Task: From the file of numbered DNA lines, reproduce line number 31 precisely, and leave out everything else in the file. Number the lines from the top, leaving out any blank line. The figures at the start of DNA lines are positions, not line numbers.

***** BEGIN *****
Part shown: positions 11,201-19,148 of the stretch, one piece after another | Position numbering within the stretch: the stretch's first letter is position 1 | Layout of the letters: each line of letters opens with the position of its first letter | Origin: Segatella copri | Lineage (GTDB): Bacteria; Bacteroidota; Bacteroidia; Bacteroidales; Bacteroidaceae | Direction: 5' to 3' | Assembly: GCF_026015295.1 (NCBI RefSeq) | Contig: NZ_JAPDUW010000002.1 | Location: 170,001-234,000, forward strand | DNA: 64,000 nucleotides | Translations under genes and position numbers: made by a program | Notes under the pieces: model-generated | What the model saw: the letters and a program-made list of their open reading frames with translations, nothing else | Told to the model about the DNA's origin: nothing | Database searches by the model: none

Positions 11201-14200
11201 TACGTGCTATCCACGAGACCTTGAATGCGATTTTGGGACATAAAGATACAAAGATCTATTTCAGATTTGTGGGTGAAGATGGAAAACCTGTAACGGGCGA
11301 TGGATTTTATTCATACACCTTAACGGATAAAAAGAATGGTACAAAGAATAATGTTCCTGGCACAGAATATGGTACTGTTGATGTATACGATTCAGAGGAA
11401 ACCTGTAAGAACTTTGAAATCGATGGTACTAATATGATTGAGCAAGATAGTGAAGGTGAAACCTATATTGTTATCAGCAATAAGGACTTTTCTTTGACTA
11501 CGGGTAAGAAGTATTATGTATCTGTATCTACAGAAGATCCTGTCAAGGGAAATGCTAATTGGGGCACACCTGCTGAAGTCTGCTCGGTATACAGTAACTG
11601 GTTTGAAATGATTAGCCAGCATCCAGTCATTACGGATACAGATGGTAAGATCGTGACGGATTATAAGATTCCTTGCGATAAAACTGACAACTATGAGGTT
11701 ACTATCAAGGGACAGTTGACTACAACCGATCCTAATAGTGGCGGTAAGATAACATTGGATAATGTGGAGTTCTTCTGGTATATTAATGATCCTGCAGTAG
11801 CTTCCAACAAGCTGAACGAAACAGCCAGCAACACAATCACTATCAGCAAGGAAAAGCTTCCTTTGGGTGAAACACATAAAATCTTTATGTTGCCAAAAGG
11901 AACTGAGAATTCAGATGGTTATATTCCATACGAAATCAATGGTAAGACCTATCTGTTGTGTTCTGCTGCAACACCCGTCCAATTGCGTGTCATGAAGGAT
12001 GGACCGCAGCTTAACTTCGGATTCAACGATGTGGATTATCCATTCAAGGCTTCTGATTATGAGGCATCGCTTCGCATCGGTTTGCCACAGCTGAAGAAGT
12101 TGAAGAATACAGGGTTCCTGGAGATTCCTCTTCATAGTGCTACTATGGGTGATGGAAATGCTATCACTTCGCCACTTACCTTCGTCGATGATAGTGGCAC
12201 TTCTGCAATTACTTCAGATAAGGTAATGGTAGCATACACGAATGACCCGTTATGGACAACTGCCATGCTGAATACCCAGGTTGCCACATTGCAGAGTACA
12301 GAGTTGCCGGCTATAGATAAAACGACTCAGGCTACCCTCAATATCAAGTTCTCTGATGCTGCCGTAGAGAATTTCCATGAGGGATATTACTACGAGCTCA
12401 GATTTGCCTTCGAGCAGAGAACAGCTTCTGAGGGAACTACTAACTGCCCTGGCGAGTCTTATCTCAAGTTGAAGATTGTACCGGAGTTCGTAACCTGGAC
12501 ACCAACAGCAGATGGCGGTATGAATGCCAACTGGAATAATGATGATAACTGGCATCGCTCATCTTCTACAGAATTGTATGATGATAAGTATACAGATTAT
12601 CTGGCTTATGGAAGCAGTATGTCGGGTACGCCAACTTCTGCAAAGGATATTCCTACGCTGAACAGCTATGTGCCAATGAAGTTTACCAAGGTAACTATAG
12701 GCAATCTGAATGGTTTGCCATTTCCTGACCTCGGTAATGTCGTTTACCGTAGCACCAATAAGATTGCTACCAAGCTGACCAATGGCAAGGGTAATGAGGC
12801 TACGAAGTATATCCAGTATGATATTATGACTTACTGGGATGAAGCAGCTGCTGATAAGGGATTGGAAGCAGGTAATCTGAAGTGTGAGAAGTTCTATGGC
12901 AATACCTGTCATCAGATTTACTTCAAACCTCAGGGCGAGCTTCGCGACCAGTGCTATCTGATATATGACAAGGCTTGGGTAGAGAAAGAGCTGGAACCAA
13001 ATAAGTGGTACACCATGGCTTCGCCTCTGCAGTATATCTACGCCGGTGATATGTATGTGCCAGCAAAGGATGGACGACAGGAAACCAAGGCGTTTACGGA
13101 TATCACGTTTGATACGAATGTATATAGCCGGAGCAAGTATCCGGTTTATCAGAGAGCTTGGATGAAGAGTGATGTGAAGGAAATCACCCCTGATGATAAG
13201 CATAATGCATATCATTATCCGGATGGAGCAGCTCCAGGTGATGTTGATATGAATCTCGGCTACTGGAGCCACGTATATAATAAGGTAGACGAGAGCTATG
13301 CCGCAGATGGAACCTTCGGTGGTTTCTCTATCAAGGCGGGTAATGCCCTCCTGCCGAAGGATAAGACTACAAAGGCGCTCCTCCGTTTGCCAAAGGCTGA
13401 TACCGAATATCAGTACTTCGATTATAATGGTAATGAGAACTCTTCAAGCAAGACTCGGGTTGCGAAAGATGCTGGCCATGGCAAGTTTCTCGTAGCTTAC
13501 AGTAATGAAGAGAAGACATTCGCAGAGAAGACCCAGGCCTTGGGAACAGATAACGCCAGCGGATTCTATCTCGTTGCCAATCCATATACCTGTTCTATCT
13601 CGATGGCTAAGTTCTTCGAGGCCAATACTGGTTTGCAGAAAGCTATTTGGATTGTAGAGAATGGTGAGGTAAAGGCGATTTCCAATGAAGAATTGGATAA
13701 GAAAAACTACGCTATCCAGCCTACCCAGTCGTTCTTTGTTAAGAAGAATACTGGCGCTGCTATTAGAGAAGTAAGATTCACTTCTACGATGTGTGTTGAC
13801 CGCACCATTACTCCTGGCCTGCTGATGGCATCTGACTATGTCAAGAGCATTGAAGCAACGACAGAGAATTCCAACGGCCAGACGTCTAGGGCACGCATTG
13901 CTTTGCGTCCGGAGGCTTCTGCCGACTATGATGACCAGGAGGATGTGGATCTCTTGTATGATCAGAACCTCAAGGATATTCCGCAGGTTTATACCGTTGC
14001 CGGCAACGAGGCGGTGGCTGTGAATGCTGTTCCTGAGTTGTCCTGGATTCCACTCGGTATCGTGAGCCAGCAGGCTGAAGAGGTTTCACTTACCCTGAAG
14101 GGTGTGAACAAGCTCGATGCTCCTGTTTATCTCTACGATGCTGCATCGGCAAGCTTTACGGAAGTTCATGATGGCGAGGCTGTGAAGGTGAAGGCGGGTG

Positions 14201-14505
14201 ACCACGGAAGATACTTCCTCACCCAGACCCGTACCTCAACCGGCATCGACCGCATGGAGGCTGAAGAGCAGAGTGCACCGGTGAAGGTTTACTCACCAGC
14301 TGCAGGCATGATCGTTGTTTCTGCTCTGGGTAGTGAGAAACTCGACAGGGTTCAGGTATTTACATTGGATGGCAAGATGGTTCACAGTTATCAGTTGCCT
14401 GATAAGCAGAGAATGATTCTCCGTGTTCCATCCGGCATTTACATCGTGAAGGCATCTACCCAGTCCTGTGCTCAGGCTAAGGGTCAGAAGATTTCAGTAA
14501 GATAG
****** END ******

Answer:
14001 CGGCAACGAGGCGGTGGCTGTGAATGCTGTTCCTGAGTTGTCCTGGATTCCACTCGGTATCGTGAGCCAGCAGGCTGAAGAGGTTTCACTTACCCTGAAG